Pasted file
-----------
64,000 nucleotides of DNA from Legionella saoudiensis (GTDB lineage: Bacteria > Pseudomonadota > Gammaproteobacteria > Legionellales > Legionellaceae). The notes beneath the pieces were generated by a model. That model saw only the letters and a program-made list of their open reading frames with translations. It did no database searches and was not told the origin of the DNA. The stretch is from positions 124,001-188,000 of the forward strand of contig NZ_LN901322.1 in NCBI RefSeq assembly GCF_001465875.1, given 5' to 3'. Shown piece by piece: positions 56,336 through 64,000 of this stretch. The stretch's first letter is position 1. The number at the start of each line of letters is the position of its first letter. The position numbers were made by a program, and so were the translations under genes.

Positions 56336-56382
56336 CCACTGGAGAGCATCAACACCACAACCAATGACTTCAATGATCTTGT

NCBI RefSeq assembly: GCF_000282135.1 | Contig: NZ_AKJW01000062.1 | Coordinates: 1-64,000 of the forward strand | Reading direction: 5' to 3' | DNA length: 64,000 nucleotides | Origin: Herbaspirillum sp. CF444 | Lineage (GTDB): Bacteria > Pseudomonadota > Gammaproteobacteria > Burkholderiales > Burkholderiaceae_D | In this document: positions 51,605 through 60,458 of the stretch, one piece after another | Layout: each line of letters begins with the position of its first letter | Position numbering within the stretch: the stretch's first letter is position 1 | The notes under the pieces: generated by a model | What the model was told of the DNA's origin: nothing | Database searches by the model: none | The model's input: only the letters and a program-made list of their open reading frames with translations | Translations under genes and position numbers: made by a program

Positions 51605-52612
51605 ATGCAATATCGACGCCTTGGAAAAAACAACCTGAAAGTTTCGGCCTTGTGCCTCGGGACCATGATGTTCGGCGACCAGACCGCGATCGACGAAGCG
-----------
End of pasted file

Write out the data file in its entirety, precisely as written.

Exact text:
64,000 nucleotides of DNA from Legionella saoudiensis (GTDB lineage: Bacteria > Pseudomonadota > Gammaproteobacteria > Legionellales > Legionellaceae). The notes beneath the pieces were generated by a model. That model saw only the letters and a program-made list of their open reading frames with translations. It did no database searches and was not told the origin of the DNA. The stretch is from positions 124,001-188,000 of the forward strand of contig NZ_LN901322.1 in NCBI RefSeq assembly GCF_001465875.1, given 5' to 3'. Shown piece by piece: positions 56,336 through 64,000 of this stretch. The stretch's first letter is position 1. The number at the start of each line of letters is the position of its first letter. The position numbers were made by a program, and so were the translations under genes.

Positions 56336-56382
56336 CCACTGGAGAGCATCAACACCACAACCAATGACTTCAATGATCTTGT

NCBI RefSeq assembly: GCF_000282135.1 | Contig: NZ_AKJW01000062.1 | Coordinates: 1-64,000 of the forward strand | Reading direction: 5' to 3' | DNA length: 64,000 nucleotides | Origin: Herbaspirillum sp. CF444 | Lineage (GTDB): Bacteria > Pseudomonadota > Gammaproteobacteria > Burkholderiales > Burkholderiaceae_D | In this document: positions 51,605 through 60,458 of the stretch, one piece after another | Layout: each line of letters begins with the position of its first letter | Position numbering within the stretch: the stretch's first letter is position 1 | The notes under the pieces: generated by a model | What the model was told of the DNA's origin: nothing | Database searches by the model: none | The model's input: only the letters and a program-made list of their open reading frames with translations | Translations under genes and position numbers: made by a program

Positions 51605-52612
51605 ATGCAATATCGACGCCTTGGAAAAAACAACCTGAAAGTTTCGGCCTTGTGCCTCGGGACCATGATGTTCGGCGACCAGACCGCGATCGACGAAGCG